# Thinning directed sets ${\frak P}$ of partitions of $\omega$ with no ${\frak P}$-discrete subsets

This question branches from Taras Banakh's recent question on a cardinal characteristic connected to families of partitions that are directed in the ordering of partition refinement.

A partition $$\mathcal P$$ of $$\omega$$ is said to be finitary if there is $$k\in \omega$$ such that for every $$P\in {\cal P}$$ we have $$|P|\leq k$$.

A family $$\mathfrak P$$ of partitions of $$\omega$$ is called directed if for any two partitions $$\mathcal A,\mathcal B\in\mathfrak P$$ there exists a partition $$\mathcal C\in\mathfrak P$$ such that each set $$S\in\mathcal A\cup\mathcal B$$ is contained in some set $$C\in\mathcal C$$.

Let $$\mathfrak P$$ is a family of partitions of $$\omega$$. An infinite subset $$D\subset\omega$$ is called $$\mathfrak P$$-discrete if for any partition $$\mathcal P\in\mathfrak P$$ there exists a finite set $$F\subset D$$ such that for any $$P\in\mathcal P$$ the intersection $$P\cap (D\setminus F)$$ contains at most one point.

Let $${\frak P}$$ be a directed family of finitary partitions admitting no $${\frak P}$$-discrete set. Is there $${\frak C}\subseteq {\frak P}$$ with the following properties?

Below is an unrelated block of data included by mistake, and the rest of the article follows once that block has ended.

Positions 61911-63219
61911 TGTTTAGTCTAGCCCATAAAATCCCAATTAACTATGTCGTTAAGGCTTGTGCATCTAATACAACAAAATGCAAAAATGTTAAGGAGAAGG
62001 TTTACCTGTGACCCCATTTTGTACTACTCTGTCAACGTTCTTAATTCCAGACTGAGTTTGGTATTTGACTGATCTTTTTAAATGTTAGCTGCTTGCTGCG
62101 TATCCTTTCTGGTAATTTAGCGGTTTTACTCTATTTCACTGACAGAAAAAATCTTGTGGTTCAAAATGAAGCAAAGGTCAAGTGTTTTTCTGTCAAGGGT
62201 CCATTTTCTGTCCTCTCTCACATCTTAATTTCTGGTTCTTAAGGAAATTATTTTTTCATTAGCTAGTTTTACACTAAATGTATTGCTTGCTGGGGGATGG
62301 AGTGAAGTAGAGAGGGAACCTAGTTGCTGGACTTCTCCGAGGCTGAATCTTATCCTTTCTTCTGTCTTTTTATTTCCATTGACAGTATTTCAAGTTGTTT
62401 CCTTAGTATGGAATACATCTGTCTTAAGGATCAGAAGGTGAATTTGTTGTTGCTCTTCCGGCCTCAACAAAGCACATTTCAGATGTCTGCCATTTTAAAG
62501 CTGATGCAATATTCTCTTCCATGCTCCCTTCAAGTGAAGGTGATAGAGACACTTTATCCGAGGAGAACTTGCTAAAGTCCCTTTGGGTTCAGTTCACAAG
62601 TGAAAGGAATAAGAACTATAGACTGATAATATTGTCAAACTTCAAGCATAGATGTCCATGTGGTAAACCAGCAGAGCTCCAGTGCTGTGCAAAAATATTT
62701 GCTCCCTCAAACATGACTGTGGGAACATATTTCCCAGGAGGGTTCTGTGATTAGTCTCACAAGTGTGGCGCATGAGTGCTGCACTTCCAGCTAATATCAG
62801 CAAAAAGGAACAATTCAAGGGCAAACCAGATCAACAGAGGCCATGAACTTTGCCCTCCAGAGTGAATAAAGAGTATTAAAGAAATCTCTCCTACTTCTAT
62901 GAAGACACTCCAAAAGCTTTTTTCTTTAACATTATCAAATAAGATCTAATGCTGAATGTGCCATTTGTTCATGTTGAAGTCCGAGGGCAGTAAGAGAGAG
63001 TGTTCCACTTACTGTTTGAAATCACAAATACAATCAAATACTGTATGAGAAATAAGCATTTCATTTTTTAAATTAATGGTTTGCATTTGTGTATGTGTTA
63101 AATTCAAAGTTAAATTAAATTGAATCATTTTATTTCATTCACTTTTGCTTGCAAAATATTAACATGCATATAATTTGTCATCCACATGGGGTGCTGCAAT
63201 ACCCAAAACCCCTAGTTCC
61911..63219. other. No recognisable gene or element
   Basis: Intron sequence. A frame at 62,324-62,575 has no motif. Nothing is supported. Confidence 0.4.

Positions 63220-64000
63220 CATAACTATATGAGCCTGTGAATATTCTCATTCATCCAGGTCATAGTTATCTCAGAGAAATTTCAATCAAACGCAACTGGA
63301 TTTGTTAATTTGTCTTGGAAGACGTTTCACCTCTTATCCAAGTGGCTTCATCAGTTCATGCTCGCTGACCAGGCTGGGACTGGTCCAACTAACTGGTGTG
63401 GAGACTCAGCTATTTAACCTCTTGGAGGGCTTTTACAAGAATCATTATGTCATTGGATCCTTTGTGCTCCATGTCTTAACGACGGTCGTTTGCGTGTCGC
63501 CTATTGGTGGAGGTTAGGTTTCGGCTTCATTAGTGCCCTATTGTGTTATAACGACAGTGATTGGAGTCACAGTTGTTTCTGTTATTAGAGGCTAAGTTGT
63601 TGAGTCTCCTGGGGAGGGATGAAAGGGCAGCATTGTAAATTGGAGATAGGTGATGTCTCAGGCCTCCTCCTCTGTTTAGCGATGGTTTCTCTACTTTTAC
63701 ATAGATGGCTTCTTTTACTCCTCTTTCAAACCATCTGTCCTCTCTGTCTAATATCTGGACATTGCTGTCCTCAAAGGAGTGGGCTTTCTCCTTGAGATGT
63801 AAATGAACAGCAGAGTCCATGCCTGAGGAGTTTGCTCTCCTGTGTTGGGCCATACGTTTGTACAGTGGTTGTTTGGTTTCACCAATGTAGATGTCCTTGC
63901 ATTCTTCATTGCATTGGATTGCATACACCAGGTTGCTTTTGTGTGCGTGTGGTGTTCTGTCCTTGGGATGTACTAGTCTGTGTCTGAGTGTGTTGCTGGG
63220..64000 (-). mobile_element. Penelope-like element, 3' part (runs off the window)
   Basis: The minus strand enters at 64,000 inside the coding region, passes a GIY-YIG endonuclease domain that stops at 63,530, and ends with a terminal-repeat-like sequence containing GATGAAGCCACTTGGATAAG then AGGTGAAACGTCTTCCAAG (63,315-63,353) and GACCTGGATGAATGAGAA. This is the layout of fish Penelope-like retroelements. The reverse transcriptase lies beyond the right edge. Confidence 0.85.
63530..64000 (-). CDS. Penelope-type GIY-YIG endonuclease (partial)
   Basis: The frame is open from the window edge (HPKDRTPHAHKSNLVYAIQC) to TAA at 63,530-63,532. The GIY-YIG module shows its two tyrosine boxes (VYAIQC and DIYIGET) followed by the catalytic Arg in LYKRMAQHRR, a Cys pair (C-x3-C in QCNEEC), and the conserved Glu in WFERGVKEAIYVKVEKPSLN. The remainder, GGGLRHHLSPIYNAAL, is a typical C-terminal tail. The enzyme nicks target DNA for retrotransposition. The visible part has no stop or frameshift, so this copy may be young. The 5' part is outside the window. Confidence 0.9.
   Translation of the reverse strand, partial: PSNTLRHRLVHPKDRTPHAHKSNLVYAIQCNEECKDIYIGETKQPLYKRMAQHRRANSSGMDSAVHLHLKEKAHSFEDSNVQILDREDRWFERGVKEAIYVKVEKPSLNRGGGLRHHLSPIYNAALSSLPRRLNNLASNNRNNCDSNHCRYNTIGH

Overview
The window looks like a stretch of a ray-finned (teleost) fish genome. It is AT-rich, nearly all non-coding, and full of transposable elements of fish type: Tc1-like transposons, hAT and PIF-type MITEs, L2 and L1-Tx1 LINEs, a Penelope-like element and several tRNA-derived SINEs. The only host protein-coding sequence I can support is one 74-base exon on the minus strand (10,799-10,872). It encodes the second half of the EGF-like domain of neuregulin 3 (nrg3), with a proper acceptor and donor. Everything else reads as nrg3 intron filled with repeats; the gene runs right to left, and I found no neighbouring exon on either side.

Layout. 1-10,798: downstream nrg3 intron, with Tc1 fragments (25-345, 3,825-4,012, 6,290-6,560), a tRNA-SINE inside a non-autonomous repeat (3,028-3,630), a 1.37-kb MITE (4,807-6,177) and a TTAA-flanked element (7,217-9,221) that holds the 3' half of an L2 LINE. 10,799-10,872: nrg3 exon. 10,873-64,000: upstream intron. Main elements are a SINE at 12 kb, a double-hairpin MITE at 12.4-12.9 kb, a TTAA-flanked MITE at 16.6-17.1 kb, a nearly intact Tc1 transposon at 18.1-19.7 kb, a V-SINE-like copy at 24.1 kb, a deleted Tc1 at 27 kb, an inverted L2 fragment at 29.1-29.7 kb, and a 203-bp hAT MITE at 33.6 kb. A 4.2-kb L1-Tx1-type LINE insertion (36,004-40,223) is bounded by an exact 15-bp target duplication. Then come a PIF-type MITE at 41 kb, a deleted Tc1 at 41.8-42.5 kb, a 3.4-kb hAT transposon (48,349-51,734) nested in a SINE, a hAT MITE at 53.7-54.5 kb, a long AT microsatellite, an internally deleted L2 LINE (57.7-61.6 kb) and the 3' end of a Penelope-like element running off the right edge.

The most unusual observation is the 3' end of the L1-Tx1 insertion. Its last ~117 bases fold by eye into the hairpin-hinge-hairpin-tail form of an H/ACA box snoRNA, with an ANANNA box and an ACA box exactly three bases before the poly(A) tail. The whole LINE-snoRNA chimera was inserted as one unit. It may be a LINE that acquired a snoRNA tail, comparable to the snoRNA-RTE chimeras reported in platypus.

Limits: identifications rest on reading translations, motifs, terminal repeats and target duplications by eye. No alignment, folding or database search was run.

1. $${\frak C}$$ admits no $${\frak C}$$-discrete subset, and
2. for all $${\cal C}_1, {\cal C}_2\in {\frak C}$$ we have that either $${\cal C}_1$$ refines $${\cal C}_2$$, or vice versa. (If $${\cal P}, {\cal Q}$$ are partitions of $$\omega$$, we say that $${\cal P}$$ refines $${\cal Q}$$ if every member of $${\cal P}$$ is contained in some (i.e. exactly one) member of $${\cal Q}$$.)

The answer to this question is negative.

Given a linearly ordered family $$\mathfrak C$$ of finitary partitions of $$\omega$$, write $$\mathfrak C=\bigcup_{n=1}^\infty\mathfrak C_n$$ where $$\mathfrak C_n=\{\mathcal P\in\mathfrak C:\sup_{P\in\mathcal P}|P|\le n\}$$.

For a partition $$\mathcal P$$ of $$\omega$$ and a point $$x\in\omega$$, let $$\mathcal P(x)$$ be the unique set in the partition $$\mathcal P_n$$ that contains $$x$$.

Taking it account that for every $$n\in\mathbb N$$ the family $$\mathfrak C_n$$ is linearly ordered, we conclude that for every $$x\in \omega$$ the family $$\{\mathcal P(x):\mathcal P\in\mathfrak C_n\}$$ is linearly ordered and consists of sets of cardinality $$\le n$$. Consequently, the union $$\mathcal P_n(x):=\bigcup_{\mathcal P\in\mathfrak C_n}\mathcal P(x)$$ is a set of cardinality $$\le n$$. It can be shown that $$\mathcal P_n:=\{\mathcal P_n(x):x\in\omega\}$$ is a partition of $$\omega$$ such that every partition $$\mathcal P\in\mathfrak C_n$$ refines $$\mathcal P_n$$.

Since the family $$\mathfrak P=\{\mathcal P_n\}_{n\in\mathbb N}$$ is countable, it possesses a countable $$\mathfrak P$$-discrete set, which remains $$\mathfrak C$$-discrete.

In light of this solution let us ask another

Question. Is any linearly ordered family of finitary partitions of $$\omega$$ at most countable?

• Thanks for the beautiful answer - and if your question in turn has a negative answer, we might see yet another cardinal characteristic :-) . If an answer to your question is not found over the next few days, it could be worthwhile that you ask this as a separate MO question Feb 19, 2020 at 22:41